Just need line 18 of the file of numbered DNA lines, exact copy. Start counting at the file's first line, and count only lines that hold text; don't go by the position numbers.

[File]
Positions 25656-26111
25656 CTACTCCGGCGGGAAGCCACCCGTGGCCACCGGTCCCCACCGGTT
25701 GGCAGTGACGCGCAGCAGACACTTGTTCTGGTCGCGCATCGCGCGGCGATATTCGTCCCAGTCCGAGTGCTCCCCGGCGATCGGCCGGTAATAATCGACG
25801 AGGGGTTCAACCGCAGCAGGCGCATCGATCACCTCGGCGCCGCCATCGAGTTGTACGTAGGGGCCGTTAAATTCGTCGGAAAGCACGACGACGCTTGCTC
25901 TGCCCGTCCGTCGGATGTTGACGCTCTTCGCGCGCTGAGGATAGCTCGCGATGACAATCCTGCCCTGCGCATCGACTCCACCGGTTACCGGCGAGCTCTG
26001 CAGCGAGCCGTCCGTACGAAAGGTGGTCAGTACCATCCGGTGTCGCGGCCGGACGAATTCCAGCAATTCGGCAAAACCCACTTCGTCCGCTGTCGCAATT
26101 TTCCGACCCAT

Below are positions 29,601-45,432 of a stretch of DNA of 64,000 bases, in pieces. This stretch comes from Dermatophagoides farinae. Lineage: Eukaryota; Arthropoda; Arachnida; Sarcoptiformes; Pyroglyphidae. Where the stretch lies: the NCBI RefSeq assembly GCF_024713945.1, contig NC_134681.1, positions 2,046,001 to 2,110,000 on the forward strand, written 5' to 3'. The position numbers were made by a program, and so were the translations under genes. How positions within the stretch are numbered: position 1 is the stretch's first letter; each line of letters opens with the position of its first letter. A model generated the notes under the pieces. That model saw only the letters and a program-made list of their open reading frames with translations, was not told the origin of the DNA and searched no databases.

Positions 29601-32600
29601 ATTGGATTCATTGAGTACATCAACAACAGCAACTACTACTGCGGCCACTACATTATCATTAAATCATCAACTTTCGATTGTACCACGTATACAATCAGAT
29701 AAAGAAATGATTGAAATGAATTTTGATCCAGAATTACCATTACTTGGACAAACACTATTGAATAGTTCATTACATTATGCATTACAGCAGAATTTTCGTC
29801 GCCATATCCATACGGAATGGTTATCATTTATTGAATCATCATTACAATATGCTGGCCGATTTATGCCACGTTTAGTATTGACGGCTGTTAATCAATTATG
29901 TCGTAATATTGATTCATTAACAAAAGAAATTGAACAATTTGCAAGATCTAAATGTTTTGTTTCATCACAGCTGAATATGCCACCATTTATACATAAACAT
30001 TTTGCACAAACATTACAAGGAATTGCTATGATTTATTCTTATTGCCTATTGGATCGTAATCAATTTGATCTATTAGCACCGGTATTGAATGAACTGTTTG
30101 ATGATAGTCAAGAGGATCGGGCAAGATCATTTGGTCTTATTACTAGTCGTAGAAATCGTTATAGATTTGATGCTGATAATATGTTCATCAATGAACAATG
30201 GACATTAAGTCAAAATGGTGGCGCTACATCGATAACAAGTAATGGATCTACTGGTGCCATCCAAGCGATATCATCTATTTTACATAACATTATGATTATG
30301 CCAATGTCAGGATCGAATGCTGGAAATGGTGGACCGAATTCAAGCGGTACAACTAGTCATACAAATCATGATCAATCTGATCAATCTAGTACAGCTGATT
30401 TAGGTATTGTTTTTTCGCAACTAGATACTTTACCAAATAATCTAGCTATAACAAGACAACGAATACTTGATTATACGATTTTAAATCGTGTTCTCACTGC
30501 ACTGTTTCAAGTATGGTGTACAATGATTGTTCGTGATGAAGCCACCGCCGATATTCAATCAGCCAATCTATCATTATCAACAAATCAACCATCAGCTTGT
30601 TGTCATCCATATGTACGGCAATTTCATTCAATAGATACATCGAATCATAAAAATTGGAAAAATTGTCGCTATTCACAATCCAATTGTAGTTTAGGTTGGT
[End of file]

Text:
30401 TAGGTATTGTTTTTTCGCAACTAGATACTTTACCAAATAATCTAGCTATAACAAGACAACGAATACTTGATTATACGATTTTAAATCGTGTTCTCACTGC